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Winston strikes Fiji: your guide to cyclone science

Tropical Cyclone Winston nears Fiji on February 20, 2016. NASA Goddard Rapid Response/NOAA

Winston strikes Fiji: your guide to cyclone science

Cyclone Winston struck Fiji on February 20, leaving a trail of destruction. At least ten people have been reported killed, although the extent of the damage is still being revealed as contact is made with more remote, northern islands.

We’re still keeping our fingers crossed as we wait for reports from the outlying islands in Fiji, so we just have to hope for the best for those locations at present.

Winston was a Category 5 cyclone (the strongest rating) with reported wind speeds of almost 300 km per hour. This would make it among the strongest cyclones ever to make landfall globally, and the strongest recorded in the Southern Hemisphere.

Cyclone behaviour

Cyclones form over warm water, typically above 26℃. This largely confines them to forming in tropical latitudes, although once formed they can then move outside the tropics.

In the South Pacific, typically around nine tropical cyclones are recorded on average each year, but there’s a lot of variability year to year. They are most common in January through to March, but can occur as early as November or as late as May.

In the past 30 years or so, several severe tropical cyclones have affected Fiji, so it’s not unusual for Fiji to experience severe cyclones.

The figure for Cyclone Winston of wind speeds of up to 300 km per hour refers to sustained wind speed, averaged over 10 minutes. Sustained wind is typically used for measuring cyclone intensity, but damage is also related to wind gusts, which are measured over much shorter periods. Cyclone Winston reportedly produced gusts up to 325 km per hour.

Cyclone observers measure wind speeds in two ways. First, they can estimate the speed from satellite images. Very intense tropical cyclones have a very pronounced eye and are very symmetrical, and there are graphical relationships between those images and direct wind measurements. In the Atlantic Ocean wind speeds in severe cyclones (known there as hurricanes) are measured using planes. The other method is to use wind observations on the ground.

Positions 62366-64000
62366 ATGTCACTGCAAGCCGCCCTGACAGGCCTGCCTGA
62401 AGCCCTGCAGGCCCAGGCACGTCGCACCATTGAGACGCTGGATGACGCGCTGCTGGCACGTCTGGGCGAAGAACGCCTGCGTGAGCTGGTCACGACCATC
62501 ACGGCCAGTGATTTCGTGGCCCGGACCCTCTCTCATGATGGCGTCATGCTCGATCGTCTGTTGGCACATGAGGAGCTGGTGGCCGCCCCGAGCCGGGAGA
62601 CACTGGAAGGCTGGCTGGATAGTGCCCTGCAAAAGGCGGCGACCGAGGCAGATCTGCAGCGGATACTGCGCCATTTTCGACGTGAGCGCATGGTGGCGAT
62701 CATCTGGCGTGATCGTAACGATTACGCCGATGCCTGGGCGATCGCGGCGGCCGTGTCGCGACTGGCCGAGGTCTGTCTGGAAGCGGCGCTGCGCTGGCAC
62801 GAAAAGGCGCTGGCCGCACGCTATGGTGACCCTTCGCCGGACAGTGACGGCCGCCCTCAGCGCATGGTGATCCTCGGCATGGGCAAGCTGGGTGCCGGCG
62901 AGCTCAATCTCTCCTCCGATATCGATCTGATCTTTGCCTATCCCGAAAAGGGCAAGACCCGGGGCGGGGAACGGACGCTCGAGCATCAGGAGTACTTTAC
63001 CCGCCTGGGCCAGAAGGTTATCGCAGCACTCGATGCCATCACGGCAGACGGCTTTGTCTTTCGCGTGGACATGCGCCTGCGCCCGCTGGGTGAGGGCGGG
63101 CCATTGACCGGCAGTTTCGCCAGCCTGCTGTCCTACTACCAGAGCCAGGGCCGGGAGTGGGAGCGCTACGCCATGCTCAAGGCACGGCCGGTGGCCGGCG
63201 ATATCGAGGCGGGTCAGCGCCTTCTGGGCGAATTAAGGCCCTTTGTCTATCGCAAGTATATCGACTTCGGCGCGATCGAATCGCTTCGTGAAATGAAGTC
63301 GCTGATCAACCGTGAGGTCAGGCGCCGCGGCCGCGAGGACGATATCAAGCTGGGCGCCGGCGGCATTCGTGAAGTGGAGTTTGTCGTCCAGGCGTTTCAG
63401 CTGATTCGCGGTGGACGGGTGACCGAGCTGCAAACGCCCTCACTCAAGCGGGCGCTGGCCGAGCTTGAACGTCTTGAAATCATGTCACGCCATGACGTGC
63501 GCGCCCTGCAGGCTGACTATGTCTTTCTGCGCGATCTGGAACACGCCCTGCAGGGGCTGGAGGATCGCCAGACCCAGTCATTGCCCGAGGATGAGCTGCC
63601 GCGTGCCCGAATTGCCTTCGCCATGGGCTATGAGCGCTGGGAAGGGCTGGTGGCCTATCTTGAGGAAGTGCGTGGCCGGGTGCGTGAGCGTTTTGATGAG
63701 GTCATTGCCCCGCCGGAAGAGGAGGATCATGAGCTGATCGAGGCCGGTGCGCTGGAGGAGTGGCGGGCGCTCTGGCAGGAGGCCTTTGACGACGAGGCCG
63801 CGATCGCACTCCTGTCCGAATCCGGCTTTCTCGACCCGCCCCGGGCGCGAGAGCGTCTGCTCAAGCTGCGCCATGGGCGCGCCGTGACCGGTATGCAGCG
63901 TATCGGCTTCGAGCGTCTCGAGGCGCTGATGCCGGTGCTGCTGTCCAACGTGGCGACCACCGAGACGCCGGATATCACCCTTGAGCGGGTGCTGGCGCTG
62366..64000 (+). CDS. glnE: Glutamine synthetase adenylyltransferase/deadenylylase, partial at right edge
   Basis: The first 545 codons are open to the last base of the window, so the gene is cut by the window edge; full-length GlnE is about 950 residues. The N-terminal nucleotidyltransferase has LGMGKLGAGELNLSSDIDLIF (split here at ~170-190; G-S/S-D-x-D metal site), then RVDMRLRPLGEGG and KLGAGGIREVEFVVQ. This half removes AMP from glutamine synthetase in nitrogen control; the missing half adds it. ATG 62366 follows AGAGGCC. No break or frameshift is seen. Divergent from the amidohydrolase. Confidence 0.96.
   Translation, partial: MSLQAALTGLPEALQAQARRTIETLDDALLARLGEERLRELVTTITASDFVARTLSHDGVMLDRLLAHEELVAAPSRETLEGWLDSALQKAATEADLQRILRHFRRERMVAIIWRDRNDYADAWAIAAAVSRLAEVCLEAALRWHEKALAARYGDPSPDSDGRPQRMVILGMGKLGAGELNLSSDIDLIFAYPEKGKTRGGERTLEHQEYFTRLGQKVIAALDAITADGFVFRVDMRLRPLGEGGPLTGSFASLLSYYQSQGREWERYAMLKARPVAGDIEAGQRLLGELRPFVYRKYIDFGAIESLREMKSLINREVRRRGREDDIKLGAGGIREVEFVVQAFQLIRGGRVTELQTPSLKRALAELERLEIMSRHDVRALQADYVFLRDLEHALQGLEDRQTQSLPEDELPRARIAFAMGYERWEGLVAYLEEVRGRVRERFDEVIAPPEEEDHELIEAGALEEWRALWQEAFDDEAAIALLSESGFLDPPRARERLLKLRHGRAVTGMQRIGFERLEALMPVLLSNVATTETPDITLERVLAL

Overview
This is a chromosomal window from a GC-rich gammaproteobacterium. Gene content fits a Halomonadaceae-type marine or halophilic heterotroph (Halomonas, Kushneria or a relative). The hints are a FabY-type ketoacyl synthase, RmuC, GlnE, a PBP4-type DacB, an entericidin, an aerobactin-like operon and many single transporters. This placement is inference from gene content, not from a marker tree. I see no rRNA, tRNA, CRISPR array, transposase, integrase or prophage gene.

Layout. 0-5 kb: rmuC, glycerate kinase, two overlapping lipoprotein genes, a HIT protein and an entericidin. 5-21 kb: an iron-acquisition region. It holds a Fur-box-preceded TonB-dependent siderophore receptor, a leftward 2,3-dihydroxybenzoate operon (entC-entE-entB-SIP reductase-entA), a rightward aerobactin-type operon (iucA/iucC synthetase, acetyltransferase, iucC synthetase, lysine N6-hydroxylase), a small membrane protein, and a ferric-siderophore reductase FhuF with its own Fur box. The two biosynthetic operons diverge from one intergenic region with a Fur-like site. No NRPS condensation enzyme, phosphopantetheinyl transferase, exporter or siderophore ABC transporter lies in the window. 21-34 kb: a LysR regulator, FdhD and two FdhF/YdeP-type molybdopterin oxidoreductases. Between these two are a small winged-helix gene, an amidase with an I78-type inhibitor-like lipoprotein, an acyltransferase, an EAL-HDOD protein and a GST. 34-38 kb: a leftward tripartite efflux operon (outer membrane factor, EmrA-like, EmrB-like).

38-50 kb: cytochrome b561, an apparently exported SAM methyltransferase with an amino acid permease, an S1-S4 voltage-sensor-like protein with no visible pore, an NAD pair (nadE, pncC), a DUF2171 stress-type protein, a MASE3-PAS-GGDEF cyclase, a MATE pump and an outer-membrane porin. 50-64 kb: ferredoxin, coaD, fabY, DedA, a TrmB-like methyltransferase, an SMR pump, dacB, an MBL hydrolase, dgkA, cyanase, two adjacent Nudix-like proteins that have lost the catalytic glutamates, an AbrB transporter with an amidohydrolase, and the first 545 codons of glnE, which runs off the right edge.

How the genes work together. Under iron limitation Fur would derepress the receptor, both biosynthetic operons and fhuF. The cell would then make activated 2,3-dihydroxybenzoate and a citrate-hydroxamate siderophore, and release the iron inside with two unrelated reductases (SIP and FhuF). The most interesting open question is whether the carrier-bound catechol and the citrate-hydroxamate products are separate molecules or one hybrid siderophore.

Cyclone Winston took a very unusual track towards Fiji, performing a “loop-the-loop”. It started west of Fiji before moving south, then back to the north, and finally approaching Fiji from the east.

The strongest winds for Southern Hemisphere tropical cyclones are on the left of the cyclone, because that’s where the winds are adding to the forward motion of the storm. To figure out which side of a cyclone is which, stand facing the direction in which the cyclone is moving. The cyclone’s left is then your left. So for Cyclone Winston approaching Fiji from the east, the left-hand side of the storm was to the south.

This is also the region where the storm surge is highest. A storm surge is a dome of water pushed ahead of the storm. In some locations in Fiji there is also the potential for storm surge as well as strong winds.

Typically, cyclones are pushed around by a combination of factors. Often they are pushed around by winds averaged through the depth of the atmosphere (from the surface to 10,000 metres or so). So if the wind direction is unusual here, then the cyclone may track in an unusual direction. Other factors related to the rotation of the earth may also cause a cyclone to track in weird directions.

Is climate change affecting cyclones?

It’s difficult to say what the trends are in cyclone intensity in the South Pacific, as only limited data are available since the 1980s. Trend analyses in this region have given ambiguous results. Frequency of cyclones in the Australian region has been decreasing in recent decades. In the South Pacific region as a whole, trends appear weak.

We have just seen the peak of one of the strongest El Niño events on record. El Niño is related to the movement of warm water in the Pacific Ocean, so it’s not surprising that it has an influence on cyclones.

Typically, during El Niño events, cyclones form and track further east in the South Pacific. So places that don’t typically see cyclones, such as Tahiti, sometimes experience them during El Niño.

In the South Pacific, if you’re west of the longitude 170⁰ east – just west of Fiji – you get more tropical cyclones during La Niña and fewer during El Niño. East of that line it’s the opposite: you get more cyclones during El Nino and fewer during La Niña. Fiji is between those zones, so gets a bit of both.

We also don’t know how climate change is affecting cyclones in the South Pacific. Some analyses suggest cyclones are tracking further south. But it’s too early to say how climate change may have already affected cyclone intensity in our region.